Monday, February 18, 2008

Business card vavoom

I'm currently working on some business card designs for several clients through Defteling Design. While each client is quite different, they all have one thing in common: they want a business card with a strong visual impact. As they should!

Often your business card is the first impression a potential new customer has of your company or organization. You may not even have a chance to talk to a person beyond giving him or her your 30-second elevator pitch so having a memorable business card will increase the likelihood of this person remembering who you are.

So I thought I'd pull some examples of effective business cards that I've designed over the last year or two. I won't show you the cards for Neighborhood Notes again (check my earlier post here) but needless to say, their unusual shape, double-sided printing, and single rounded corner definitely leave a positive impression.

This card that I designed for Scott Lochard has served him extremely well. I used the back of the card as a little billboard to reinforce his logo and tagline. The flood of black makes the viewer really take note of his logo. On the content-side of the card, I decided to go vertical to make Scott's card stand out from many of his competitors' cards. And again, I reinforced his image by using the icon (illustration) portion of his logo and printing it very faintly in the background, covering the entire card.

Here are two more examples that use a flood of black on one side of the card. In both cases, I've screened back a portion of their logo for visual interest and brand continuity while adding a tagline to give the reader a better sense of what the company is about. The other side holds all the contact information as well as the official version of their logo. Each card also has an additional element to make it stand out: the left card is skinnier than standard size while the right card has four rounded corners, softening the sharp effect of the logo.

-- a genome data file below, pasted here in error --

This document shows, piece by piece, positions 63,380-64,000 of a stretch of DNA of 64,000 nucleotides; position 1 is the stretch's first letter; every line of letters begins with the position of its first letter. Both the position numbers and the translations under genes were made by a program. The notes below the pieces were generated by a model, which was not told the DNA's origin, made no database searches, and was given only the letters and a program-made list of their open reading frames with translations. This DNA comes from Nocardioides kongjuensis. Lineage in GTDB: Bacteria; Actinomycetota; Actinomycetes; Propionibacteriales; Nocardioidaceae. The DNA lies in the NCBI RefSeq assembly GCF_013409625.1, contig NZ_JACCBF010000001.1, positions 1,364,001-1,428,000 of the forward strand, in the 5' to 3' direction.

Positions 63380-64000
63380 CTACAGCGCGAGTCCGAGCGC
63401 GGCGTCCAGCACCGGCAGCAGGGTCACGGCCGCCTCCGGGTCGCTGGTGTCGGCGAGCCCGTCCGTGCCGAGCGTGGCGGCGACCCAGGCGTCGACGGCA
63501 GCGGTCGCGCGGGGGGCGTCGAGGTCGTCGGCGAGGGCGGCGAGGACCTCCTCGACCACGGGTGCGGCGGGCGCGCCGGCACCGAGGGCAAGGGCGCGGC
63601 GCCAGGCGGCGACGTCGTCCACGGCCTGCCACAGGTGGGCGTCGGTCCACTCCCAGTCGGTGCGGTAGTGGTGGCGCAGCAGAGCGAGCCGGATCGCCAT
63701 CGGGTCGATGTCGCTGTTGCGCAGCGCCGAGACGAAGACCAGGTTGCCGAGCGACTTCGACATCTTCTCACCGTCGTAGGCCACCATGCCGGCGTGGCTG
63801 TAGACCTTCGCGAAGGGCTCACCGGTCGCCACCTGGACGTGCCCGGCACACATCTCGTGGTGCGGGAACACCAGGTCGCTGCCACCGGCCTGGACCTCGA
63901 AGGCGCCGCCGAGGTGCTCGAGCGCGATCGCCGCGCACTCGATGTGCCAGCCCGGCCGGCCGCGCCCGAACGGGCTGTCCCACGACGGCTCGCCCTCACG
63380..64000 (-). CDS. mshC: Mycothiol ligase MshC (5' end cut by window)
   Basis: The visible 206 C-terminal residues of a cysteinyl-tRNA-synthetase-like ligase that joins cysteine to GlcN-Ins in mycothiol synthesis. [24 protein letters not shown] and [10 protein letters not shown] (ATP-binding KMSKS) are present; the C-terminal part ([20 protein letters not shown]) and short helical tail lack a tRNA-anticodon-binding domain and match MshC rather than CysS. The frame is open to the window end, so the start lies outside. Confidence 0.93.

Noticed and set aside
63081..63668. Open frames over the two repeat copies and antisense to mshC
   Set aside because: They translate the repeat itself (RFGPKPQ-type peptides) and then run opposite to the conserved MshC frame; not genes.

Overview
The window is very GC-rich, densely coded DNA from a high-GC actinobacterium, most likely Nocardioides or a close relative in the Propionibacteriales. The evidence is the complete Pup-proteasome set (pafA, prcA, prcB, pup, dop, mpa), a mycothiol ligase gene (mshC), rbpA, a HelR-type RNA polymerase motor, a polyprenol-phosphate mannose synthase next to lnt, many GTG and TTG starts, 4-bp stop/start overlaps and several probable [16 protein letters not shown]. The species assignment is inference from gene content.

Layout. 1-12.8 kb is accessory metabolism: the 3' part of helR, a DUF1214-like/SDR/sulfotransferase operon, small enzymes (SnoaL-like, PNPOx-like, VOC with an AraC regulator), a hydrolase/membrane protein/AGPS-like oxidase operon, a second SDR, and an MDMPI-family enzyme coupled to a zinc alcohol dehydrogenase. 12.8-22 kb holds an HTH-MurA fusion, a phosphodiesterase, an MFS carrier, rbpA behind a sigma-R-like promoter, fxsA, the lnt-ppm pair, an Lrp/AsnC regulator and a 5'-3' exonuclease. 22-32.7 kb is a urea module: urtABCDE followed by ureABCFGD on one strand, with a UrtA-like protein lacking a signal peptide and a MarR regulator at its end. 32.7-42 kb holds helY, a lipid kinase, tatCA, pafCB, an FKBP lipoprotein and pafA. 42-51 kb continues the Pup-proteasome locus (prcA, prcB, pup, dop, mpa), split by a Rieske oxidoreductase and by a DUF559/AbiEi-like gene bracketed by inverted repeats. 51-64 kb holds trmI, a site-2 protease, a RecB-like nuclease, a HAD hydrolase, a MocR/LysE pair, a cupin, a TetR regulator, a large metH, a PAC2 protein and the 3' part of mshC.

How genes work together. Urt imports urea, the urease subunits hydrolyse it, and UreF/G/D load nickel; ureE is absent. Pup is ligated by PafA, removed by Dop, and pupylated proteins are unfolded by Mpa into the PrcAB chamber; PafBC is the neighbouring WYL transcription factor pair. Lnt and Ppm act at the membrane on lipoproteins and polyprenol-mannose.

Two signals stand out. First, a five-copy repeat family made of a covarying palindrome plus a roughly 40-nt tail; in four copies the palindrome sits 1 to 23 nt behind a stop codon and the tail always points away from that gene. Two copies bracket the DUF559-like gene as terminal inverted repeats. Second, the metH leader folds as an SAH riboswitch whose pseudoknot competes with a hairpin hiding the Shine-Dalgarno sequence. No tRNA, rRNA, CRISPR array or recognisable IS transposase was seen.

These two cards are both standard size but make use of both sides of the card very differently. The left card uses one side with a photographic image and large logo to convey a sense of the owner's services (interior decorating). The right card leaves the back mostly blank with just a lightly tinted logo; they discovered that their clients like to write notes on the back regarding certain spa products they've tried.

Lastly, my own cards for Cecily Ink reflect my color palette and a range of patterns. When I meet someone, I may not always have greeting card samples with me, so having an array of different business cards gives that person a sense of my design style.

You may not be able to tell from the photo, but the logo on the front and the contact info on the back are actually on a narrow sticker that I wrap around both sides of the card. Yes, it's more work for me to hand-apply the stickers to my business cards, but it does give me a sense of connectedness while I'm doing it – plus, I saved on printing costs since I was able to print the business cards on the same sheet with my greeting cards and the stickers with my packaging labels. Hey, who doesn't like saving a few pennies?

1 comment:

Marc Levack said...

Very nice information about business card. Different size of a business cards so we can distribute in professionals. We have design a business card.